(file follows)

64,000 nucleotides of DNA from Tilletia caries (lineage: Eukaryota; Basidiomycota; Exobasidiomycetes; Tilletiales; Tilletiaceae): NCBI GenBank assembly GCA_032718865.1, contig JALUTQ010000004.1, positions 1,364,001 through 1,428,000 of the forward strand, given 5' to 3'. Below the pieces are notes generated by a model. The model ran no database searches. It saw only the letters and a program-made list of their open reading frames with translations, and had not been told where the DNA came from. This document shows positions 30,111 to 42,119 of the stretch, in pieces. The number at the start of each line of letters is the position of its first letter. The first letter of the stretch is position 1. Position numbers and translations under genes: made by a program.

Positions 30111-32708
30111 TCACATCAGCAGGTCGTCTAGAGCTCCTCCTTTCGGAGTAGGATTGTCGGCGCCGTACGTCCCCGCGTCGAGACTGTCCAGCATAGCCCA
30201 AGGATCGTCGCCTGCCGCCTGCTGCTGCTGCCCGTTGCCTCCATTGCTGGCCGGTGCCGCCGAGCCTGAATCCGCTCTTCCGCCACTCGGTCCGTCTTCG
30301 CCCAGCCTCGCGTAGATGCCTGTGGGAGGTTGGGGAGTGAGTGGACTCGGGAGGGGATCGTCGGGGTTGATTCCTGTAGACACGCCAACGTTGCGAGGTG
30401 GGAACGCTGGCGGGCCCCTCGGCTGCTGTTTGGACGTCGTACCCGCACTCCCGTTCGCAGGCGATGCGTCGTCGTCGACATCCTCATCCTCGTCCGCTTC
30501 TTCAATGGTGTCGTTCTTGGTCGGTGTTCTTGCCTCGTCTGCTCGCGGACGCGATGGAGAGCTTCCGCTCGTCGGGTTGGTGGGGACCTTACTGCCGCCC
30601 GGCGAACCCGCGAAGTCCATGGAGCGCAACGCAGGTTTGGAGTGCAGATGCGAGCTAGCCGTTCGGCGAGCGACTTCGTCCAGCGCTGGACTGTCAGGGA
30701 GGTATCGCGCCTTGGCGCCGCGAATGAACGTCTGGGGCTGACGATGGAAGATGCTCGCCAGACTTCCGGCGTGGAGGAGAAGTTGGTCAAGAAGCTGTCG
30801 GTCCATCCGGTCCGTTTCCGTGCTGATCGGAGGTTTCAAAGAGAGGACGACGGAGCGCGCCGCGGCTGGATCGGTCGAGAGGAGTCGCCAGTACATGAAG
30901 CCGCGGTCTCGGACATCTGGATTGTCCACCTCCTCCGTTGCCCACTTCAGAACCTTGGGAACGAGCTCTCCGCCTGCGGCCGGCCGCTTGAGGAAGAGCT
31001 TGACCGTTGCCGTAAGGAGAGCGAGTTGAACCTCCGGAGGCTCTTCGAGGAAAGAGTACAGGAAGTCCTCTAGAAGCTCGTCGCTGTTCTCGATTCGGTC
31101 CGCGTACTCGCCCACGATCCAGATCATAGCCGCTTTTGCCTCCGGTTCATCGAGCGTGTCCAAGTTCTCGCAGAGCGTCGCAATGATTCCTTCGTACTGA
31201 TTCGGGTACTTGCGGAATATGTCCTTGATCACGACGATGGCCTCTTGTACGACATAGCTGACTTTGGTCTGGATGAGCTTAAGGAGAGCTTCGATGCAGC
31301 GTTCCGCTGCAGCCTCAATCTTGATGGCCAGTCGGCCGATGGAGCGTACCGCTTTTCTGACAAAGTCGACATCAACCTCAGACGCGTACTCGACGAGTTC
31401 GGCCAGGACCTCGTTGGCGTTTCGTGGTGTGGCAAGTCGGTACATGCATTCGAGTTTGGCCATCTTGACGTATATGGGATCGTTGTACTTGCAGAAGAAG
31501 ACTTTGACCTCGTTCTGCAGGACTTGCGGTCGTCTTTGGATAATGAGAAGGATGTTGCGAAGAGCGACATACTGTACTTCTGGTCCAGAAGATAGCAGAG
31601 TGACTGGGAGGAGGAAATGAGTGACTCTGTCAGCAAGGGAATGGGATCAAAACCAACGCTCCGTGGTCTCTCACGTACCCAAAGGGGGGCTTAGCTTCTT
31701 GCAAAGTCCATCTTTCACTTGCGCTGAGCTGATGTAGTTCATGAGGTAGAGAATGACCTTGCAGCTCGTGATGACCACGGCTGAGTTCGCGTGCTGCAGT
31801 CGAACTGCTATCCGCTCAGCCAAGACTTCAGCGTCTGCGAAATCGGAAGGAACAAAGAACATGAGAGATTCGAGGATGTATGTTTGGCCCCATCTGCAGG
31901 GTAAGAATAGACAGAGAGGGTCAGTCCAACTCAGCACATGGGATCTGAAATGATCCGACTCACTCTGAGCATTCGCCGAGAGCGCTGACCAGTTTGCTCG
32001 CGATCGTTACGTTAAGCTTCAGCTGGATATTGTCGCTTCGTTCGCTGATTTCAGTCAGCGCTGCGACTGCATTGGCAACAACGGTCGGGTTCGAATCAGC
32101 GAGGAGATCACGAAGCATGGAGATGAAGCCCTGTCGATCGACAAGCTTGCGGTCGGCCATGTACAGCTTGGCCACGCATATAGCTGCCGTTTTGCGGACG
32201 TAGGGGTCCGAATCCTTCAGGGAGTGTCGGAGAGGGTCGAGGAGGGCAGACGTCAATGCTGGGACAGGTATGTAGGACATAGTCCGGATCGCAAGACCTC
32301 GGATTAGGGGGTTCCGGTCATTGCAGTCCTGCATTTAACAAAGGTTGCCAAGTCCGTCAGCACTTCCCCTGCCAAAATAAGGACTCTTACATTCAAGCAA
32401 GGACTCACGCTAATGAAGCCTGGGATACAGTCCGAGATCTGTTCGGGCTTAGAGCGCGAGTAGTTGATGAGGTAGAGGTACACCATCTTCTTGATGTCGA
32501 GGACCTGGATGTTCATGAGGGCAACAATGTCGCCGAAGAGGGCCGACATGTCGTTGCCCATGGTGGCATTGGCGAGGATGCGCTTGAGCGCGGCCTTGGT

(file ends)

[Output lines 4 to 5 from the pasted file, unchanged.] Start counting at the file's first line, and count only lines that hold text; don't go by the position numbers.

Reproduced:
30201 AGGATCGTCGCCTGCCGCCTGCTGCTGCTGCCCGTTGCCTCCATTGCTGGCCGGTGCCGCCGAGCCTGAATCCGCTCTTCCGCCACTCGGTCCGTCTTCG
30301 CCCAGCCTCGCGTAGATGCCTGTGGGAGGTTGGGGAGTGAGTGGACTCGGGAGGGGATCGTCGGGGTTGATTCCTGTAGACACGCCAACGTTGCGAGGTG